Still, the Game Formerly Known as the Motor City Bowl is probably pretty satisfied with this match-up. Marshall and Ohio are old Mid-American Conference rivals, their campuses just two hours apart along a rural stretch of southern Ohio blacktop, and both schools should bring a reasonably sized contingent to Detroit for the Boxing Day showdown.

Great Powers in Decline: USC and Oklahoma were perhaps the decade's two best programs going into this season, with a pair of BCS Championships and six Championship Game appearances between them. But the Trojans and Sooners are nowhere to be found in discussions of the national elite this year- and for good reason. Both suffered through woeful seasons, relatively speaking. USC lost nearly as many Pac-10 games in 2009 (four) as in the previous five seasons combined (five) and collapsed completely in lopsided loses to Oregon (47-20) and Stanford (55-21.) Oklahoma struggled through an injury-plagued 7-5 season, its worst since 1999.  

I know we get frustrated by Jim Tressel at times- or at least, I know I do. But it is worth noting that none of his Ohio State teams have ever imploded the way USC and Oklahoma did this season. Yes, 2004 was a little rocky, but the Buckeyes improved as that season progressed, while this season's version of USC and Oklahoma trended downward. The offensive play-calling and execution can be exasperating, the big-game losses have been galling- but there's something to be said for consistent contention in terms of conference titles and BCS bids.  

And as far as the big-game losses are concerned, well... this too shall pass. Jim Tressel isn't the first high-profile coach to have trouble in spotlight games. Bear Bryant and Tom Osborne had their problems along those lines as well. At some point the worm will turn and the Buckeyes will start winning those games again. January 1st against Oregon would be a good place to start. 

Go Get Gill: I'm obviously not the athletic director of the University of Kansas, but if I were I'd transform Buffalo head coach Turner Gill from the leading candidate for the job into the man for the job, period. He'd be a great fit in Lawrence. The former Nebraska Cornhusker option quarterback would be on familiar ground in the Big 12 North. A native Texan and former assistant at SMU and North Texas, he'd have a foot in the door of that talent-rich state. Temperamentally, he's an antidote to the departed Mark Mangino: tough like Mangino was, but fair and a former player at a high level who can identify with the young men in his charge perhaps a bit better than the man who preceded him. He also has experience in bringing good players to a place where recruiting for football has never been particularly easy.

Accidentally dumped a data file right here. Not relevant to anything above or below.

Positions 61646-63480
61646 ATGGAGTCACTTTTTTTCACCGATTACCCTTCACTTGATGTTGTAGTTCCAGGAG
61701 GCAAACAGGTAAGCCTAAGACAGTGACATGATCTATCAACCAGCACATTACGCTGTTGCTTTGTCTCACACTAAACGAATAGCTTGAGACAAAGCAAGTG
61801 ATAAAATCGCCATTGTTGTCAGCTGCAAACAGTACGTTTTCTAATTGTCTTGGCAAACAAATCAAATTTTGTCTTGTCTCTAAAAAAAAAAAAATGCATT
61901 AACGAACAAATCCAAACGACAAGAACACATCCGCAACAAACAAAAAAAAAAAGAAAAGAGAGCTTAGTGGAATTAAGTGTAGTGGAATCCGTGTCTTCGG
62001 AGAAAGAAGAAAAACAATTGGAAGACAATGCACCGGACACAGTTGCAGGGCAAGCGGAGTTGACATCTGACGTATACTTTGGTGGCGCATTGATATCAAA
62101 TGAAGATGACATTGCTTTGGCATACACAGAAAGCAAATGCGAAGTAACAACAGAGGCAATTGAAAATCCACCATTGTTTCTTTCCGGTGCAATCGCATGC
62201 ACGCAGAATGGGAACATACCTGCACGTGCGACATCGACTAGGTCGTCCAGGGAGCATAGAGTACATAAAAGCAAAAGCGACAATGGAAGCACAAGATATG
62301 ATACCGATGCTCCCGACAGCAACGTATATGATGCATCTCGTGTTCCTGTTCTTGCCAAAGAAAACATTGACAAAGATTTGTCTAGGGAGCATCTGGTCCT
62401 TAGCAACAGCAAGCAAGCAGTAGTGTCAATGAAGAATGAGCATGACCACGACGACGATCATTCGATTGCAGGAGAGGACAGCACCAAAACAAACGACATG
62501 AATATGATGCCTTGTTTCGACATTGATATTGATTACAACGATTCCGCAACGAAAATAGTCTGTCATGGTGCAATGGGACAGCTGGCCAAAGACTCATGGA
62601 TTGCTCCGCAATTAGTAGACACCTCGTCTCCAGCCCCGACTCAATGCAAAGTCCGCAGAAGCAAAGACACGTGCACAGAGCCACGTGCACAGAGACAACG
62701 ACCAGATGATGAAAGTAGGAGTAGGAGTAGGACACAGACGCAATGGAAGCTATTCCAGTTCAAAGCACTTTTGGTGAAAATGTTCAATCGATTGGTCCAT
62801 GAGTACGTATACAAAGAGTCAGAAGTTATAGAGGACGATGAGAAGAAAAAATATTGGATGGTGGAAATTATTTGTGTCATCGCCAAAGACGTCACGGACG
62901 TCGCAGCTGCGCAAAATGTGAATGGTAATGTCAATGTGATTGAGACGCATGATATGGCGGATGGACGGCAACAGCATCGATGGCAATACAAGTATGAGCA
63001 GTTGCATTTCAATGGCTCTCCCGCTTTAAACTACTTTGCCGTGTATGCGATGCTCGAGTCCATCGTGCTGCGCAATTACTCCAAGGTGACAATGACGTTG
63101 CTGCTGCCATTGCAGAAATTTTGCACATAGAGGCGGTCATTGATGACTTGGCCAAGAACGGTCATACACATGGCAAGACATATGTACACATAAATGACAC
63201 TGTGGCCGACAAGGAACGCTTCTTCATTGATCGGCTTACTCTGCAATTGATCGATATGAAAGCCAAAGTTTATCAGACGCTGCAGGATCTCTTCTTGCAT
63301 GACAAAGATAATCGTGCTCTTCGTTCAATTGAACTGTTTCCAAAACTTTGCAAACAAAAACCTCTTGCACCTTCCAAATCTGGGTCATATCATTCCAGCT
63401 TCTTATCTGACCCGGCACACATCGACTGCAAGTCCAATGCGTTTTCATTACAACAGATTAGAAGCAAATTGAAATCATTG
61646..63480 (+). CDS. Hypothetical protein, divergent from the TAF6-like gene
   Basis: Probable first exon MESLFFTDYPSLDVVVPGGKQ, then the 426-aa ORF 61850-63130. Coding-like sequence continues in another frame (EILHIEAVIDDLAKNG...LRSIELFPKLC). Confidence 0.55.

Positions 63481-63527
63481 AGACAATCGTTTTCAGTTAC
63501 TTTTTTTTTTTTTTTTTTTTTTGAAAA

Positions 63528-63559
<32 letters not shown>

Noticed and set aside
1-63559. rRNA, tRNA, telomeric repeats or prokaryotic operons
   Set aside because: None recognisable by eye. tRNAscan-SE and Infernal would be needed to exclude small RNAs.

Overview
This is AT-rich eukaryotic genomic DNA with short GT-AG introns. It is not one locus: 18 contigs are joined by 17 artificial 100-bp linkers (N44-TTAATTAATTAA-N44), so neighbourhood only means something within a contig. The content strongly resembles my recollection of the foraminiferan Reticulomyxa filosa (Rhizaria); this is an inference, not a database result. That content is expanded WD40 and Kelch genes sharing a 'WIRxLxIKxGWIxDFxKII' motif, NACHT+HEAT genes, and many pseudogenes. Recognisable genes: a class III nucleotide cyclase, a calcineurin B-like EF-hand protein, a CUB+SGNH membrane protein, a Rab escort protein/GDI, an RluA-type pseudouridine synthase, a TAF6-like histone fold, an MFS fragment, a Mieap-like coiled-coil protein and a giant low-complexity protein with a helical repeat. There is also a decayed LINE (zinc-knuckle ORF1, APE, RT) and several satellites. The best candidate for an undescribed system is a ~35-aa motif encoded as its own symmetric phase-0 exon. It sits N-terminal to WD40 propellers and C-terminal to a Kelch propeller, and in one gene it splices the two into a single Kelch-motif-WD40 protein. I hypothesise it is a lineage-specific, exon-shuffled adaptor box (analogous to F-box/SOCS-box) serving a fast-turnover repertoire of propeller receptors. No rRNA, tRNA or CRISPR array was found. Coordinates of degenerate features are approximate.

Moreover, I'd hate to see a coach and man the quality of Turner Gill stuck at the University of Buffalo. The MAC can be a trap for coaches who don't parachute out fast enough- see what happened to Gregg Brandon's career when he stayed too long at Bowling Green. Gill has done great things in Western New York- it'd be nice to see him get a shot at the big-time. 

More like Siesta than Fiesta: The brickbats always come out at bowl selection time, and this year they're being swung in the direction of the Fiesta Bowl, where non-BCS qualifiers TCU and Boise State meet in a Poinsettia Bowl re-match that the world wasn't exactly awaiting with baited breath. The majority opinion seems to be that the Horned Frogs and Broncos got screwed, that the Fiesta Bowl is college football's answer to the card table where the little kids sit at Thanksgiving.